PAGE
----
Black Voter Suppression in Florida
The vile actions of voter suppression are no stranger to the Southern region of the United States, especially the state of Florida. Voter suppression is a strategy to manipulatively keep a demographic group from participating in an electoral process, through discriminatory legislation, malice intent while campaigning, and utilizing the private sector to use their influence to keep individuals from the polls. The earliest form of voter suppression reared its ugly head during the 19th and 20th century, in the form of Black Codes and Jim Crow laws. This was in the form of poll taxes, literacy tests, grandfather clauses (if your elder members couldn’t vote before legislation neither could you), black codes, gerrymandering, and white-only primaries.[footnoteRef:1] The Voting Rights Act of 1965 changed the electoral landscape across the country and in some places alleviated some of the pressure on blacks to vote in states. [1: Klarman, Michael J. From Jim Crow to Civil Rights: The Supreme Court and the Struggle for Racial Equality. Oxford University Press, 2006.]
The acts of voter suppression continued in the 21st century. In the 2000 presidential election black voter suppression in the state of Florida was put on a national stage. In the predominantly black Duval County it was reported that almost one-third of black votes were rejected and that black precincts had three times the number of votes rejected than to white precincts.[footnoteRef:2] The 2000 presidential election in Florida also prompted an investigation by the U.S. Commission on Civil Rights that found fourteen percent of black voters in the state had their ballots rejected, in comparison to roughly two percent of non-black voters that had their votes rejected.[footnoteRef:3] [2: Washington Post article Duval county ] [3: U.S. Commission on Civil Rights ]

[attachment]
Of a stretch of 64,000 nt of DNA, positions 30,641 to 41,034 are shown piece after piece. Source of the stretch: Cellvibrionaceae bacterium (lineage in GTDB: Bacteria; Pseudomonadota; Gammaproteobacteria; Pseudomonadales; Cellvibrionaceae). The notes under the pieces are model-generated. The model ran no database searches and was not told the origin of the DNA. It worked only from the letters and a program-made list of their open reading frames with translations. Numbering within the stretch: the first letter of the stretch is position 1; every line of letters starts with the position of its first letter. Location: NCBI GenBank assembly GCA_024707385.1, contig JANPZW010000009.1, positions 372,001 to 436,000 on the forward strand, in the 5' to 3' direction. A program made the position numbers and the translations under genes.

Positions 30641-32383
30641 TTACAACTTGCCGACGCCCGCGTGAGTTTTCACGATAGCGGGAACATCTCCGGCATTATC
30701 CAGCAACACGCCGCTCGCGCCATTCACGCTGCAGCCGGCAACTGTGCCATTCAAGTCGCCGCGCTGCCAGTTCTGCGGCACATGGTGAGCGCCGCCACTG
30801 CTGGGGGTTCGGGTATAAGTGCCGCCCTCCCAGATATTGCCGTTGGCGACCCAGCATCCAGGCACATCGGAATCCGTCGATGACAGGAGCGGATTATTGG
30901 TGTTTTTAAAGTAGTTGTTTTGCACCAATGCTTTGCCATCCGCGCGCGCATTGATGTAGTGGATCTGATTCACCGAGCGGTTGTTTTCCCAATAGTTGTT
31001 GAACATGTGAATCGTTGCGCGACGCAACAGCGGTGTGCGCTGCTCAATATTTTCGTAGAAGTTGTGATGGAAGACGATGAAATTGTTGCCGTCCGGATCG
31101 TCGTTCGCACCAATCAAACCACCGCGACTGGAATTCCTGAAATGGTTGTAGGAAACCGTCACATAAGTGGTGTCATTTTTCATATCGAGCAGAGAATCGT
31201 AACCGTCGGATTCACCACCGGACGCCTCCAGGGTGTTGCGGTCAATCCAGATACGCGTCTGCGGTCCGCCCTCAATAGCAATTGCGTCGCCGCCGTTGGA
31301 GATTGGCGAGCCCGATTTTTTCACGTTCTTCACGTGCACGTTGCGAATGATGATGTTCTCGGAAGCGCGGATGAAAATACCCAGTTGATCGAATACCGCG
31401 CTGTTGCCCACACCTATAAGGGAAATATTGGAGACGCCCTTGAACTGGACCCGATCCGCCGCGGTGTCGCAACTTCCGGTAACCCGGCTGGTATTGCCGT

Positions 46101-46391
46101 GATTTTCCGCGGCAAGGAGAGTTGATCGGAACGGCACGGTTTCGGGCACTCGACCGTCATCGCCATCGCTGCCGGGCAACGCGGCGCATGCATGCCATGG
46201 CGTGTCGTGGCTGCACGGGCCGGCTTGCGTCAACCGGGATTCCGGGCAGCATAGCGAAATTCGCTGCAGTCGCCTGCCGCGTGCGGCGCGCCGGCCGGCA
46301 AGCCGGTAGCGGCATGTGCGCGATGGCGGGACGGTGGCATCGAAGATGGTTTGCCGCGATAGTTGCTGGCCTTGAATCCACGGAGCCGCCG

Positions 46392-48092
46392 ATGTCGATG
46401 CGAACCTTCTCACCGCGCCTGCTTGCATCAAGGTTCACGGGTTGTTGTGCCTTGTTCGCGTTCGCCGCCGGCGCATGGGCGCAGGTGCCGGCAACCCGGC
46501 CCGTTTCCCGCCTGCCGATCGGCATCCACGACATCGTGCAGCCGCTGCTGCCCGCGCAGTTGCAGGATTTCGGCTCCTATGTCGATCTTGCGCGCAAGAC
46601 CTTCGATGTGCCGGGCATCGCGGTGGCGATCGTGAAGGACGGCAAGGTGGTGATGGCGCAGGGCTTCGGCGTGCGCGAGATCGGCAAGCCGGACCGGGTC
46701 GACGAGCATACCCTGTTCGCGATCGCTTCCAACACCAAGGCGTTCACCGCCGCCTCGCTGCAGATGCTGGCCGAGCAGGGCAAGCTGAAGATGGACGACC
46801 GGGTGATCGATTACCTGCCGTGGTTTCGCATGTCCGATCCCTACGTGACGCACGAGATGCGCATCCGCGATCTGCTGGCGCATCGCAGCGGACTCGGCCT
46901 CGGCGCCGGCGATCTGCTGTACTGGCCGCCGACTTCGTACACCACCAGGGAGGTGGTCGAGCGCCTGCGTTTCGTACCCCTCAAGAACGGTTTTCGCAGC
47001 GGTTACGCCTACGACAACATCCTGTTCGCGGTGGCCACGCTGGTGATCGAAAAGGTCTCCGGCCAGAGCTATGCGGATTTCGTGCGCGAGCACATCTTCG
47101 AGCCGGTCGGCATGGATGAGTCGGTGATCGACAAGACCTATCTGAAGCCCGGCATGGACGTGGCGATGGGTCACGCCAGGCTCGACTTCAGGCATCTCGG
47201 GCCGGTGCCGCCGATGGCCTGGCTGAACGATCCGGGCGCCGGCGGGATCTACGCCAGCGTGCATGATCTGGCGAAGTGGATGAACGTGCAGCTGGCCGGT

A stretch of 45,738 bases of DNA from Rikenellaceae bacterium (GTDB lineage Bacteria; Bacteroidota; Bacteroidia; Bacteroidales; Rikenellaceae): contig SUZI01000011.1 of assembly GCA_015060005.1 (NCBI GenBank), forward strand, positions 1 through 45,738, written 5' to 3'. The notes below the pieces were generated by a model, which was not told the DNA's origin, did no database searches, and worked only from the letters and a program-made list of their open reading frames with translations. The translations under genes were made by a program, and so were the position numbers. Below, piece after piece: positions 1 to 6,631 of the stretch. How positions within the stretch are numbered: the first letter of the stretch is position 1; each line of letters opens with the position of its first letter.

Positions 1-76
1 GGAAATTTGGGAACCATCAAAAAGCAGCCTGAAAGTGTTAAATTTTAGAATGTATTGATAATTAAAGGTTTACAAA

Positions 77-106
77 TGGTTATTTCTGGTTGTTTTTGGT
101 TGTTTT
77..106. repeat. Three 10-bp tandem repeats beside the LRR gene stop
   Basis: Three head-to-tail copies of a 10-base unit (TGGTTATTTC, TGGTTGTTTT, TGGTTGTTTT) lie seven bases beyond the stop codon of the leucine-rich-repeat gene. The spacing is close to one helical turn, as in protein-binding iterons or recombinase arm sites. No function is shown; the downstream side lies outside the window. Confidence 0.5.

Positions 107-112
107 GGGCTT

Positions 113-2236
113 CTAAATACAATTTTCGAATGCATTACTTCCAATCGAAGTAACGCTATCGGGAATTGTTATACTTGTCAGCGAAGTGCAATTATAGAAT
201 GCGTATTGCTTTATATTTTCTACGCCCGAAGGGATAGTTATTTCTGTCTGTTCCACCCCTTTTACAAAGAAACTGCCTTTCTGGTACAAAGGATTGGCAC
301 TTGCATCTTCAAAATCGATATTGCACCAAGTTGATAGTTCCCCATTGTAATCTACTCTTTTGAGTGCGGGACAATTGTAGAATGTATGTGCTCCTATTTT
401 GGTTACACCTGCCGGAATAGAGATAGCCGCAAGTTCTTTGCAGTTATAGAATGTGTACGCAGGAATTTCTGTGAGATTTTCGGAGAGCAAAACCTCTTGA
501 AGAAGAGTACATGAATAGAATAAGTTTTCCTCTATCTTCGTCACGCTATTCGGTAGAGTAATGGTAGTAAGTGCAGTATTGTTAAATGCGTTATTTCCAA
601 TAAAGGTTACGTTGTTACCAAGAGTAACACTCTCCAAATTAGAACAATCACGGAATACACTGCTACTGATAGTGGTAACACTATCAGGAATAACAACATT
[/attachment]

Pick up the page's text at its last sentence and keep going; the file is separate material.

The largest implication of voter suppression in the state of Florida that continues today is the implementation of the “voter purge.” A 1998 bill by the Florida legislature following the corrupt Mayoral election of 1997 in Miami prompted a decade long purge of black voters that started during the 2000 presidential election. The bill allocated $4 million to program to eliminate the deceased, felons, duplicate registrants and the mentally incompetent from the state’s voter roll.[footnoteRef:4] This system that was intended to fix a broken problem that occurred three years prior – actually disproportionately affected black voters in the state. Of those purged sixty-five percent were black, while they only represented only twenty percent of the entire state population. The purge had major implications on the 2000 election because ninety percent of black voters voted for Al Gore in the 2000 election and almost five-thousand black voters were wrongfully purged through this process.[footnoteRef:5] It can be assumed that the five-hundred and thirty-seven victory of George Bush wouldn’t have...